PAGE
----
I never thought about 200 games. I thought never thought about 200 straight games because there's so many factors that go into playing each week, injury, how you play, once again, business decisions, things like that. So I've been able to sort of outlast all those. That to me is as amazing as anything.
Q. The fight in the Detroit Pistons game sort of illustrated a growing gap between professional athletes and fans. I wonder if you've seen that over the course of your career. It's a constant battle to remind fans that you're human, and human things happen to you, we're all in this together.
BRETT FAVRE: Watching TV, all the footage of the last five days has been about that, so it's hard not to be aware of it and see it. When you turn on the TV right now, you're seeing the negative side of sports, fan-player relationship.
You know as well as I do, every one of you listening in on this interview, know that negativity sells more than the positive side of things. People want to know who got a speeding ticket driving drunk as opposed to who donated two hours of their time to charity. Nobody wants to read about that.
I personally, in my relationship with the Packers and the NFL, have never seen it. There have been bumps along the way. Fans give you a hard time when you go to an opposing team's venue.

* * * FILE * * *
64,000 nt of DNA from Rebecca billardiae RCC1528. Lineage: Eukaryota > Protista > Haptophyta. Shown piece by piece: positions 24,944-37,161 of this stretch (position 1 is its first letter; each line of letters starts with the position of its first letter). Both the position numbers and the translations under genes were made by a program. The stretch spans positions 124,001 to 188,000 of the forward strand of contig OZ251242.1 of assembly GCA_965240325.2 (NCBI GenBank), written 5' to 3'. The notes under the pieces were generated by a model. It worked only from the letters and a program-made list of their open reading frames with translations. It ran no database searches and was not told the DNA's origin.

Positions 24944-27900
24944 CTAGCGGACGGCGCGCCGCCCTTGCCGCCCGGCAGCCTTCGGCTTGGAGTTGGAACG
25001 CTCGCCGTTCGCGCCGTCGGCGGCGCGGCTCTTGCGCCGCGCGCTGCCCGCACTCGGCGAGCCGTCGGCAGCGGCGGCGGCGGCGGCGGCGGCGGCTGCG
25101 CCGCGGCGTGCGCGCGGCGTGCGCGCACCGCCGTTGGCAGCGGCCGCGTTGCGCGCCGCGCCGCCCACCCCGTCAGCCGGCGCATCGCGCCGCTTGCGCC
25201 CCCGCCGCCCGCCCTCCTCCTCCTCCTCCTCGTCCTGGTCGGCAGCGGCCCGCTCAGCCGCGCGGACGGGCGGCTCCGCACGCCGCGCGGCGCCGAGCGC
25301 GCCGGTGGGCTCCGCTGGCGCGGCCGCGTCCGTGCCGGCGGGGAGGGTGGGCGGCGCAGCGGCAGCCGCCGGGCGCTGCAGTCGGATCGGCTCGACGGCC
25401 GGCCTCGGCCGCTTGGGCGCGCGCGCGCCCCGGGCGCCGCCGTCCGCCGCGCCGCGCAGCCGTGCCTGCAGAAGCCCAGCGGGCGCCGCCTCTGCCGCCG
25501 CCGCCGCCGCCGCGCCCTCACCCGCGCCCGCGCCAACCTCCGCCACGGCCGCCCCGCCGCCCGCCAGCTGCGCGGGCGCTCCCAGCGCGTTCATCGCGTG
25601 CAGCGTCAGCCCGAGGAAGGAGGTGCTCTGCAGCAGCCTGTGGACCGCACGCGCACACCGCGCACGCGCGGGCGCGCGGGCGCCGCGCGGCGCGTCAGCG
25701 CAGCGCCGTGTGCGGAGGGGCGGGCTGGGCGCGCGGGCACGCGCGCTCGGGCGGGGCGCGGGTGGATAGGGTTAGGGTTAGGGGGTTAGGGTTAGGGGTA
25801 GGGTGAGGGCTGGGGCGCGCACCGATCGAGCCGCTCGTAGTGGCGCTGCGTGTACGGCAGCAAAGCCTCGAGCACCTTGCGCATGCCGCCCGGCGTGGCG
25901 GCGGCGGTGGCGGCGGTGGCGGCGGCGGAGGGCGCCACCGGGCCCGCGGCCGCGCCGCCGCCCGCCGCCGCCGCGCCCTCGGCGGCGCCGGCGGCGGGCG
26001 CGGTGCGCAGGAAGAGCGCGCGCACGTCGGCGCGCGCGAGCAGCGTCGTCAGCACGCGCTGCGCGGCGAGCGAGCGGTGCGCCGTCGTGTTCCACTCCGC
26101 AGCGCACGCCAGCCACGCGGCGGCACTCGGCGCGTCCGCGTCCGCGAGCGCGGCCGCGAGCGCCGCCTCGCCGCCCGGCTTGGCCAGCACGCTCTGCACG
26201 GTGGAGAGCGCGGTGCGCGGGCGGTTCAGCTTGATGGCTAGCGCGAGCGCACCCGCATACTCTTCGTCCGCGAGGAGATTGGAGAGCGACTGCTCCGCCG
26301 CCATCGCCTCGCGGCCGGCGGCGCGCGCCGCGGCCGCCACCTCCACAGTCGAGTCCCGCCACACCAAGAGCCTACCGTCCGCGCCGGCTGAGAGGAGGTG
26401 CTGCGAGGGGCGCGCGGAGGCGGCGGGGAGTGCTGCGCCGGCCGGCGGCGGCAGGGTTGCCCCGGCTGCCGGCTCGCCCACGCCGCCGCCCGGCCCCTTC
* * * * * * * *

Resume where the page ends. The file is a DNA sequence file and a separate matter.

I've always felt a special bond with our fans here. There's always a few knuckleheads wherever you go. There's always a few knucklehead players, too. And you can't let those spoil it for everybody else.
I know that was a terrible incident in Detroit, but there's a lot of great players out there, there's a lot of good character players that do great things not only for their team but for their community. I would say 95 percent or more of the fans are true fans. I mean, that's what they're called. I think we lose sight of that, the concept of that word "fans." You root for your team, you cheer against the opposing team, but really that's as far as you should take. I mean, there's two sides at fault there.
Q. You have been through a lot lately in your family. How do you stay focused on the next game?
BRETT FAVRE: I'm not going to say it's easy. I'm not going to give you a formula. I'm not going to write a book. I don't know.
You deal with it. My interviews the last couple weeks have been mostly about your question: How you deal with it? I think the common answer that I give is that until it happens to you, you don't know how to deal with it. You always say, "Man, it's terrible, what he's got to go through, she's had to go through," this or that. You say the same things that everyone else says, "I don't know how they go through it. That's got to be so difficult."